As the wider Tsavo Conservation Area falls into the annual dry season water holes have predominantly dried up, forcing wildlife to move to rivers and permanent water sources
As the wider Tsavo Conservation Area falls into the annual dry season water holes have predominantly dried up, forcing wildlife to move to rivers and permanent water sources. This shift in wildlife dispersal creates a concentration in species along the Tiva, Athi/Galana Rivers in Tsavo East whilst some water holes still support a large number of species in Tsavo West.
During the month of June the DSWT’s anti-poaching teams who work together with KWS found three elephant carcasses from which ivory was recovered from two of the carcasses. Small wire and larger cable snares continue to plague the northern area of Tsavo East and the Chyulu Hills area, where over 130 snares were collected during the month. A worrying trend is the rise in number of snares placed strategically to target giraffe and elephant.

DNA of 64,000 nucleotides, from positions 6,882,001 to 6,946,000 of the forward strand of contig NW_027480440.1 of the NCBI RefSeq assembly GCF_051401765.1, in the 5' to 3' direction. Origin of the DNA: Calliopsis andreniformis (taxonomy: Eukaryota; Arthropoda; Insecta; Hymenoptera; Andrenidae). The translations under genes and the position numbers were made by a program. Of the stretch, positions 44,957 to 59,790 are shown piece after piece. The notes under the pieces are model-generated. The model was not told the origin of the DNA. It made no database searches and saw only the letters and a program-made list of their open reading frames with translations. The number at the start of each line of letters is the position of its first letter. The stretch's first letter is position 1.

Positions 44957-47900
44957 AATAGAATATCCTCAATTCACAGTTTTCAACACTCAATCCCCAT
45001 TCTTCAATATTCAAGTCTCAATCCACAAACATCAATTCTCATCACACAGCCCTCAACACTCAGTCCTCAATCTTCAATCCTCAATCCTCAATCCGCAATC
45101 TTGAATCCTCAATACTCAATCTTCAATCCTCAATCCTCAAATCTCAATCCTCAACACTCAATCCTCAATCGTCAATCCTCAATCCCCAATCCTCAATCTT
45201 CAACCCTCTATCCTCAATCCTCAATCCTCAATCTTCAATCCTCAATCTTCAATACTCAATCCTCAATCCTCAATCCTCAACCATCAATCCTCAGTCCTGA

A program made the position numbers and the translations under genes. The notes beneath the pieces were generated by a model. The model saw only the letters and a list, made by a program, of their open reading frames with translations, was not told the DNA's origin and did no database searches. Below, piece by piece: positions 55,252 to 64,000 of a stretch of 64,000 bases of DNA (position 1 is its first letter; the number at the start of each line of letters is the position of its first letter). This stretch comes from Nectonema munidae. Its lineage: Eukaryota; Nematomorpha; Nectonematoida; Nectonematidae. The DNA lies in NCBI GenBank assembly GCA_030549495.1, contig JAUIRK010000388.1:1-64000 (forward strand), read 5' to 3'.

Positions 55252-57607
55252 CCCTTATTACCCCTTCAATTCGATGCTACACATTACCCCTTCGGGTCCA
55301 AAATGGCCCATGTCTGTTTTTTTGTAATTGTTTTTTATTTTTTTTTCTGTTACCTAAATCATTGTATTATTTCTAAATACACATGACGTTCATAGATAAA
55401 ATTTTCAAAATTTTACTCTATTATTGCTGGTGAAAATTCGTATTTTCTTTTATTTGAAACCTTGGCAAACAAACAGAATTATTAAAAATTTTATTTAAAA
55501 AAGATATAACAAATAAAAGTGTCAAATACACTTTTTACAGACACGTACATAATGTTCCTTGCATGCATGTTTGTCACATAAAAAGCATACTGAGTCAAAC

Illegal charcoal production is another threat to these areas, although the teams are successfully deterring repeat activities and actively destroying any fresh kilns. Similarly livestock intrusion continues to be an issue within all of the unit’s patrol zones, yet many arrests are made on a monthly basis.
You can read the teams' June report here: